Pearl of Papaloapan

This Mayan city is a must for its authentic festivals

By: Barbara Kastelein

Although it has been a World Heritage Site since 1998, Tlactotalpan (pronounced tlah-coh-tal-pan), located on the banks of the Papaloapan River in the state of Veracruz , is still off the beaten track. This makes it very attractive for foreign travelers who are looking for a dash of authentic Mexico.

Like Cuetzalan in the state of Puebla, Tlactotalpan is one of those beautiful colonial towns that Mexicans cherish as a part of their national heritage, yet remains a fairly well-kept secret internationally. Although it is only a two-hour drive from the port of Veracruz, which is served by planes, Tlactotalpan feels more isolated than it actually is. The town’s appeal lies in its old-world ambiance magnified by its warm, humid atmosphere, and mystified by the resonant watery echoes of piping songbirds. Although it is hard to imagine any influence from technology in such a setting, Tlactotalpan is firmly in the modern age, with at least three friendly well-stocked Internet cafes in town.

The main visual attraction is Tlacotalpan’s traditional architecture multicolored houses with red tiles and beautiful wrought-iron fittings, all fringed by shady rounded porches. The small population of 16,000 inhabitants favors traveling by bicycle or occasionally on horses, and everything is on a walking scale. Tlactotalpan is also one of those places where women can feel safe traveling at night alone.

Another draw for visitors is the Papaloapan, a voluminous river that stretches about 620 miles. Restaurants perched on its banks offer soothing views, with boats laden quaintly with cattle. Sometimes, even horses can be seen swimming home to the ranch. Visitors can spend a day on the river, hiring a boat and guide, who will take them fishing and riding along some of the tributaries to see the nearby farming communities.

Culturally, the town’s history and musical tradition are its mainstays. Originally, Tlactotalpan was inhabited by the Totonac people, but was subjugated by the Aztecs in the 15th century, when it was given its name, which means “divided earth” in the Nahuatl language. This refers to its wide, fertile territory divided by the waters of the Papaloapan (“the River of the Butterflies”).

The dictator, Porfirio Diaz, adopted the city at the end of the 19th century until the arrival of the railroad, which finally broke the monopoly of river transportation. The town then reverted to fishing and adopted a more laid-back rhythm of life, which can be seen today.

Tlactotalpan blasts out of its customary somnolence at the beginning of every February for a riotous fiesta that celebrates La Candelaria and the Virgin of Purification, the town’s patroness. Activities kick off on Jan. 31 with a colorful equestrian procession at 4 p.m., featuring hundreds of men, women and children some only two years of age on horseback and in traditional costume. This is followed by El Dia del Toro (The Day of the Bull) on Feb. 1, when piragua (rowboat) races across the Papaloapan River are held in the early morning. Around midday, winners gain the right to ferry six swimming bulls over the river, which are then let loose for a couple of hours on the colonial city’s streets. Dressing in red is a must, and locals may try their hand at a few swirls with a cape, encouraging the animals who, being oxen rather than fighting bulls, are peaceful by nature to charge.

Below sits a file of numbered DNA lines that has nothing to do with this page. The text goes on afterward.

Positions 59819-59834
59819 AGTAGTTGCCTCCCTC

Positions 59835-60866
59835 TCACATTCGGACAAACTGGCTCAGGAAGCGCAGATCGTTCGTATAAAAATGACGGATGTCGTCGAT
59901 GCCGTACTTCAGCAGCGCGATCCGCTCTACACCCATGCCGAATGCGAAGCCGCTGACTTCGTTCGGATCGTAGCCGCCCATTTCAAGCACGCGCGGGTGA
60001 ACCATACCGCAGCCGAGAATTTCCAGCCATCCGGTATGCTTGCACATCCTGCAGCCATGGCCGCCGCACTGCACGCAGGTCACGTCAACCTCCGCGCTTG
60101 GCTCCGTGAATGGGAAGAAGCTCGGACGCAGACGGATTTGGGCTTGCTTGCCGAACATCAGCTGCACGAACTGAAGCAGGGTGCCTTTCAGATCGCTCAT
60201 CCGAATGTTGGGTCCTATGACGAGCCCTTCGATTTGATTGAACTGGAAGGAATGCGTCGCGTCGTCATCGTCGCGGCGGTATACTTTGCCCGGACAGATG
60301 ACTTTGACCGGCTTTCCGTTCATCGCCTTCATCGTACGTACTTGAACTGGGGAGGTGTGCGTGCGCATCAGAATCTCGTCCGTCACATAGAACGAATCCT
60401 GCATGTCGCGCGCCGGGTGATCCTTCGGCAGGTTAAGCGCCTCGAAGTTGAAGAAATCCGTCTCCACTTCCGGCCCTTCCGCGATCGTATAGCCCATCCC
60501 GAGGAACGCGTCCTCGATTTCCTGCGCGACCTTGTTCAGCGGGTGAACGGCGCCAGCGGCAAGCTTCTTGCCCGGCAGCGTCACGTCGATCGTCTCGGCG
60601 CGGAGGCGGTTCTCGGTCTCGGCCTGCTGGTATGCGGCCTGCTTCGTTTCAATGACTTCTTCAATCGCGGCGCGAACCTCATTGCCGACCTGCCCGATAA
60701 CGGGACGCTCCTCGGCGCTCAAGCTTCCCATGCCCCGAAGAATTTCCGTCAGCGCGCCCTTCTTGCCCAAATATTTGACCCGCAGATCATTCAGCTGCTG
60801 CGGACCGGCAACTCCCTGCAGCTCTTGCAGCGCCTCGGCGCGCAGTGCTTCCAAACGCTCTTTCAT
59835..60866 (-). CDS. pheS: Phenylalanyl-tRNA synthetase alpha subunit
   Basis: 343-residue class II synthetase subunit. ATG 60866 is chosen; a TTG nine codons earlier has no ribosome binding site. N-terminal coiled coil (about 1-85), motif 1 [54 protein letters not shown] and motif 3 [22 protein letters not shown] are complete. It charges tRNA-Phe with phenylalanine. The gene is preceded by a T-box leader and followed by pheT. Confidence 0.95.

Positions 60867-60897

On the last day, Feb. 2, which is Dia de la Candelaria, the statue of the Virgin, bedecked with peach-colored roses, is taken from the church, carried to a festooned boat and paraded up and down the river, with hundreds of little boats stuffed with onlookers accompanying her, singing and throwing flowers. (Visitors can join in for about $5 per head.)

Another feature of this of this festival is the week-long Encuentro de Jaraneros (Jaranero Encounter). At least 70 different groups playing regional folk music on jaranas (diminutive guitars) congregate in Tlactotalpan to play traditional songs around the clock. The musicians arrive from remote villages and big cities throughout the country, along with some who return from working in the United States to attend. Naturally, dancing is also a part of the festivities, with the staccato steps of the huapango dance paced out upon on a wooden platform called a tarima, to a percussive beat.

The music, which involves ad-libbing and accompanies the “fandango” dance, is a part of the heart and soul of Tlactotalpan and of the famous Son Jarocho tradition. Mexico’s famous songwriter, Agustin Lara used to emphasize that he was born here, as though to underline his own musical heritage. Many of the town’s international guests are musicologists and folk musicians drawn by this unique attraction.

Typical visitors are middle-aged U.S. and Canadian couples opting for tours that include Veracruz and sometimes, the state capital of Jalapa.

Whoever they are, and however they find themselves there, visitors to Tlactotalpan will discover plenty of off-the-beaten-path, authentic folk culture to be had.

The Details

Tlactotalpan is about 265 miles from Mexico City or a little over five hours by car. Buses leave from the TAPO bus station in Mexico City, taking about seven to eight hours ($35). Also, from Veracruz’s Central de Autobuses (CAVE) there are regular buses from 6 a.m.-9 p.m., costing around $6 and taking approximately two hours.

Direccion de Turismo Municipal
288-884-2151, ext. 114

Veracruz State Tourism Office
800-712-6666, ext. 3

Hotel & Suites Posada

Hotel Reforma on Zocalo

Lindo Romero (father and son team)
Cost: About $85